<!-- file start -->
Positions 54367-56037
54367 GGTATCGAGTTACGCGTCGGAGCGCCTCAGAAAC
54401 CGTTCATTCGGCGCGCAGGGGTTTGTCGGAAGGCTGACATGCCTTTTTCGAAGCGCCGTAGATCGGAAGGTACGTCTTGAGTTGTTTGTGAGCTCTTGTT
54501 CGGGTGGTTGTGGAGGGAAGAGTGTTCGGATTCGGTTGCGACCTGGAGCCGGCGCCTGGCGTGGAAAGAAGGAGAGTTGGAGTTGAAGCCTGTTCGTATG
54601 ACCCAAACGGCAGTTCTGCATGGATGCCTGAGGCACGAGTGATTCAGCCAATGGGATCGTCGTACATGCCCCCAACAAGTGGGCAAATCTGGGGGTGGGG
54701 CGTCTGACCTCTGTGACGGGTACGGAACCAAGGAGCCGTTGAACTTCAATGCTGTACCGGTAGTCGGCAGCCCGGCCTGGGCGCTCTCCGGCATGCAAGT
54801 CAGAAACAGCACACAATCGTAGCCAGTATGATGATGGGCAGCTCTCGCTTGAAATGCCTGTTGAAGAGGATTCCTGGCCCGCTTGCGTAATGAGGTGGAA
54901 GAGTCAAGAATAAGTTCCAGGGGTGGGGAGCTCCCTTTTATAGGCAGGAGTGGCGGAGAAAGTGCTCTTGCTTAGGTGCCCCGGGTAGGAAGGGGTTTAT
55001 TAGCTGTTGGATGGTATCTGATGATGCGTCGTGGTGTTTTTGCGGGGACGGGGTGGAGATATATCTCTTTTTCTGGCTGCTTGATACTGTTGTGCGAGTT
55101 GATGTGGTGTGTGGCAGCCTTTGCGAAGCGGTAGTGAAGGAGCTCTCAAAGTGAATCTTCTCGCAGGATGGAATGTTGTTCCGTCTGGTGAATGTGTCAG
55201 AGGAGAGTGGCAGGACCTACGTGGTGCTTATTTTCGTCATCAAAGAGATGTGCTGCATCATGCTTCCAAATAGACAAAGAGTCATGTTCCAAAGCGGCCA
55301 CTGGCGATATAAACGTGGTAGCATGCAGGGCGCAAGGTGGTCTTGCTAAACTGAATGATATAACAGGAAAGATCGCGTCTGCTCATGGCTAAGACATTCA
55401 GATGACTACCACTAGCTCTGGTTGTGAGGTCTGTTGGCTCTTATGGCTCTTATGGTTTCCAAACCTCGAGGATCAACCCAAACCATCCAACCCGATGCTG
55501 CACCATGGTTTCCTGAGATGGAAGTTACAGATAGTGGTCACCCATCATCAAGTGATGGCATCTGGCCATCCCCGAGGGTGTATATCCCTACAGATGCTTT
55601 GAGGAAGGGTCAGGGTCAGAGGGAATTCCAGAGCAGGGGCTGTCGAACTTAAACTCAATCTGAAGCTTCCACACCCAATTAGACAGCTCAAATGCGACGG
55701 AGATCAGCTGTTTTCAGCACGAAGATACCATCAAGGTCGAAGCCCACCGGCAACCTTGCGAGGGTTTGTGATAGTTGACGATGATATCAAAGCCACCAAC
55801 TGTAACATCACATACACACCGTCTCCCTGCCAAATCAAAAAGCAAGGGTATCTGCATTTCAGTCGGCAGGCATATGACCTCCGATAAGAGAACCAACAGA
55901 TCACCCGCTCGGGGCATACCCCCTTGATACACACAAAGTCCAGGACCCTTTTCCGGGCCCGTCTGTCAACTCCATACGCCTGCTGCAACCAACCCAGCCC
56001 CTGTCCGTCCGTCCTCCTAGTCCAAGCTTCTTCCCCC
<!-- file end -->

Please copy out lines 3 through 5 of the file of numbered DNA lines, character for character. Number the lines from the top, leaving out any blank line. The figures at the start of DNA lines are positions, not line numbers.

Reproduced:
54401 CGTTCATTCGGCGCGCAGGGGTTTGTCGGAAGGCTGACATGCCTTTTTCGAAGCGCCGTAGATCGGAAGGTACGTCTTGAGTTGTTTGTGAGCTCTTGTT
54501 CGGGTGGTTGTGGAGGGAAGAGTGTTCGGATTCGGTTGCGACCTGGAGCCGGCGCCTGGCGTGGAAAGAAGGAGAGTTGGAGTTGAAGCCTGTTCGTATG
54601 ACCCAAACGGCAGTTCTGCATGGATGCCTGAGGCACGAGTGATTCAGCCAATGGGATCGTCGTACATGCCCCCAACAAGTGGGCAAATCTGGGGGTGGGG